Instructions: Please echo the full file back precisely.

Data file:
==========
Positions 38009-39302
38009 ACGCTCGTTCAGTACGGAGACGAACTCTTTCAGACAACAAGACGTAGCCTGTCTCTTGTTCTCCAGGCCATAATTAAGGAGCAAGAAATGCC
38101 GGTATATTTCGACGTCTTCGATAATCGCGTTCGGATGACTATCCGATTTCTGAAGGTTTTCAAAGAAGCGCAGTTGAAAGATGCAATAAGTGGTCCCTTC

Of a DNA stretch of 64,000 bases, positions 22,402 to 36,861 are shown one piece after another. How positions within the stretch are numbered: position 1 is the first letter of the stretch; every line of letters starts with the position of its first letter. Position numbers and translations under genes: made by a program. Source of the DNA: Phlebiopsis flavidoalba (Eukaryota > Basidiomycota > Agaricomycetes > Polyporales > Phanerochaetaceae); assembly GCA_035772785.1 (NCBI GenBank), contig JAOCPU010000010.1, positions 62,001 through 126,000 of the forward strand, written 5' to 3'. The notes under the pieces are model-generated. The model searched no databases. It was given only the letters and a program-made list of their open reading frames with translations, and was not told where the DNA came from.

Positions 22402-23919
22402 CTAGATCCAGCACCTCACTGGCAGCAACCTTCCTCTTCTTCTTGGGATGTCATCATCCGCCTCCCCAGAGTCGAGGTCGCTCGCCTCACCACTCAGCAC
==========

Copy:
Positions 38009-39302
38009 ACGCTCGTTCAGTACGGAGACGAACTCTTTCAGACAACAAGACGTAGCCTGTCTCTTGTTCTCCAGGCCATAATTAAGGAGCAAGAAATGCC
38101 GGTATATTTCGACGTCTTCGATAATCGCGTTCGGATGACTATCCGATTTCTGAAGGTTTTCAAAGAAGCGCAGTTGAAAGATGCAATAAGTGGTCCCTTC

Of a DNA stretch of 64,000 bases, positions 22,402 to 36,861 are shown one piece after another. How positions within the stretch are numbered: position 1 is the first letter of the stretch; every line of letters starts with the position of its first letter. Position numbers and translations under genes: made by a program. Source of the DNA: Phlebiopsis flavidoalba (Eukaryota > Basidiomycota > Agaricomycetes > Polyporales > Phanerochaetaceae); assembly GCA_035772785.1 (NCBI GenBank), contig JAOCPU010000010.1, positions 62,001 through 126,000 of the forward strand, written 5' to 3'. The notes under the pieces are model-generated. The model searched no databases. It was given only the letters and a program-made list of their open reading frames with translations, and was not told where the DNA came from.

Positions 22402-23919
22402 CTAGATCCAGCACCTCACTGGCAGCAACCTTCCTCTTCTTCTTGGGATGTCATCATCCGCCTCCCCAGAGTCGAGGTCGCTCGCCTCACCACTCAGCAC